On average, a DNS attack costs $715,000 to organizations globally, up from $456,000 a year before, according to 2018 DNS Threat Report by EfficientIP.
EfficientIP surveyed 1000 organizations around Europe, Asia Pacific and North America to analyze the technical and behavioral causes of the rise in DNS (domain name system) threats, their effects on business, and remedies.
The report highlighted that organizations faced average seven DNS attacks in 2017, which costed around $5 million in damages. The organizations which don’t secure the DNS are at a higher risk of data loss, service downtime, compliance failure or compromised public image.
Key findings of the 2018 DNS Threat Report:
Average cost per attack increasing YoY
77% of the organizations were found subject to a DNS attack in 2018. The research shows that the average cost of damages caused by a DNS attack has increased by 57% over the previous year. The cost per attack varied country by country. For instance, cost per attack in France is $974,000, whereas it costs $654,000 to organization in North America.
DNS-based malware and phishing: Top DNS threats in 2018
DNS-based malware (36%) and Phishing (36%) are the most popular DNS threats in 2018, both of which have increased as compared to last year. Along these attacks, the DDoS attacks, Lock-up Domain attacks, and DNS Tunneling are the top DNS attacks, each of which accounts for 20% of all the DNS attacks in 2018.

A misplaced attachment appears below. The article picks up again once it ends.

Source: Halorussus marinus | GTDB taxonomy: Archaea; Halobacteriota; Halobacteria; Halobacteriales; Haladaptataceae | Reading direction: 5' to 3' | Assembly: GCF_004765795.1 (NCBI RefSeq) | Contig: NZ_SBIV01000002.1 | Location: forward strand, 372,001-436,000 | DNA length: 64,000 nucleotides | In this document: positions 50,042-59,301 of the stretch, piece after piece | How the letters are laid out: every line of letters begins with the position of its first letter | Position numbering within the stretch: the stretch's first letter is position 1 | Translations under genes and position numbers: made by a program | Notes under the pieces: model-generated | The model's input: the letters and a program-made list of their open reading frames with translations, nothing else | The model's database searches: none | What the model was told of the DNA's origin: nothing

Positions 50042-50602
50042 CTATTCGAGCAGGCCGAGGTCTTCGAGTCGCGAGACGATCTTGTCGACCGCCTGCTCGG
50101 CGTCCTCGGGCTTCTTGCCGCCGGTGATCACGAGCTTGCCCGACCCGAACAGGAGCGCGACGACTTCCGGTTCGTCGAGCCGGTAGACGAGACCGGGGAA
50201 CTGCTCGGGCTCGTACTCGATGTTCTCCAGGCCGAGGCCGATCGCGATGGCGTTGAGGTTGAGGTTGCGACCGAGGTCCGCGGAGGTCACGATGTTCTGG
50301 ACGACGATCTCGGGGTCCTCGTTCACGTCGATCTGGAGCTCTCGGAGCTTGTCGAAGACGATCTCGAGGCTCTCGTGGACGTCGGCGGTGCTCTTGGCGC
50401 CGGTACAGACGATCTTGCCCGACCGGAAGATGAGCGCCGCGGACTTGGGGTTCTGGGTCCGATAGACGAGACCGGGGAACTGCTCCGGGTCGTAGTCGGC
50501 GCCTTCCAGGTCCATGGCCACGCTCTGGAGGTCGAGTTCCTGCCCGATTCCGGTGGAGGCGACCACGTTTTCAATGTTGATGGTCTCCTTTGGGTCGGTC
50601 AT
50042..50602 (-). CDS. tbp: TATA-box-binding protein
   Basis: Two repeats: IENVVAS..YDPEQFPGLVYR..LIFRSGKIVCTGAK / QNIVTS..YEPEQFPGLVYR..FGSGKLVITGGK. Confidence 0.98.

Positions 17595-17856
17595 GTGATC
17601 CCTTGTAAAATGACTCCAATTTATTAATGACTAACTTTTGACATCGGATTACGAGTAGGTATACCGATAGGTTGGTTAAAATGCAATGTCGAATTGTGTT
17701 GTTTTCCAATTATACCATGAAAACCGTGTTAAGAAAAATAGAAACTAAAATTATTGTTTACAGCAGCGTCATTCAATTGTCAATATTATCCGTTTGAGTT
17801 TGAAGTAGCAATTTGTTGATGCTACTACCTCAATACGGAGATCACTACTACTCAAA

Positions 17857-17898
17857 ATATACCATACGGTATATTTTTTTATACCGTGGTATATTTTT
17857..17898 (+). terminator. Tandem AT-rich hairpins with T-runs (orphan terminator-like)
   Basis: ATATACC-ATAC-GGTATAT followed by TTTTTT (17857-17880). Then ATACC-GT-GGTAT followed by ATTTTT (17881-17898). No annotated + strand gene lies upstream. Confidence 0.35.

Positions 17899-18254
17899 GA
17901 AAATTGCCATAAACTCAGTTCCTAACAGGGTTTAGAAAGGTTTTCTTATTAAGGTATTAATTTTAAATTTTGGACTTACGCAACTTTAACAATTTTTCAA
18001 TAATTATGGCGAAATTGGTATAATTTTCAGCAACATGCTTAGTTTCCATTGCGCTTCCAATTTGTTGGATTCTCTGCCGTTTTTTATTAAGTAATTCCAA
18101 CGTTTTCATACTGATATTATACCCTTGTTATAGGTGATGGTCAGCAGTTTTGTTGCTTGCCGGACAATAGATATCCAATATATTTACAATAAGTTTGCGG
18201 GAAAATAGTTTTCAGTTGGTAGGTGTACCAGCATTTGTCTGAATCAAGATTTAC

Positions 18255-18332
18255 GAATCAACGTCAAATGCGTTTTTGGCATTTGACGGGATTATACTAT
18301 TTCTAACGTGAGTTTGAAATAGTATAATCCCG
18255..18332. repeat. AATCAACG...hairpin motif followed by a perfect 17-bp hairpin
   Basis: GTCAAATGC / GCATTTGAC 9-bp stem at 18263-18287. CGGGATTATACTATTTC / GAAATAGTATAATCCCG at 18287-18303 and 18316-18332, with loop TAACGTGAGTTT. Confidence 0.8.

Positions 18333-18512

DNS attacks damage brand image
The major cyber-attacks like WannaCry and NotPetya caused financial/brand damage and customer churn for organizations globally.
Due to DNS attacks, 40% of the organizations suffered cloud outages, 33% were victims of data theft, whereas, 22% lost their business. On average, an organization takes 7 hours to mitigate the attack, up 40% from a year before.
All industries vulnerable to DNS attacks
Further, the report revealed that all the industries are vulnerable to DNS attacks. The public sector takes the longest to mitigate an attack, while healthcare faces the highest cloud downtime. The telecom sector had the most sensitive customer information stolen, while it costed the highest to financial sector.
“Worryingly, the frequency and financial consequences of DNS attacks have risen and businesses are late in implementing purpose-built security solutions to prevent, detect and mitigate attacks. On the positive side, business and IT leaders globally now have a better understanding on why DNS is fundamental to ensuring business continuity and data confidentiality, so securing DNS has become a top priority for them,” said David Williamson, CEO of EfficientIP.
Read full report here.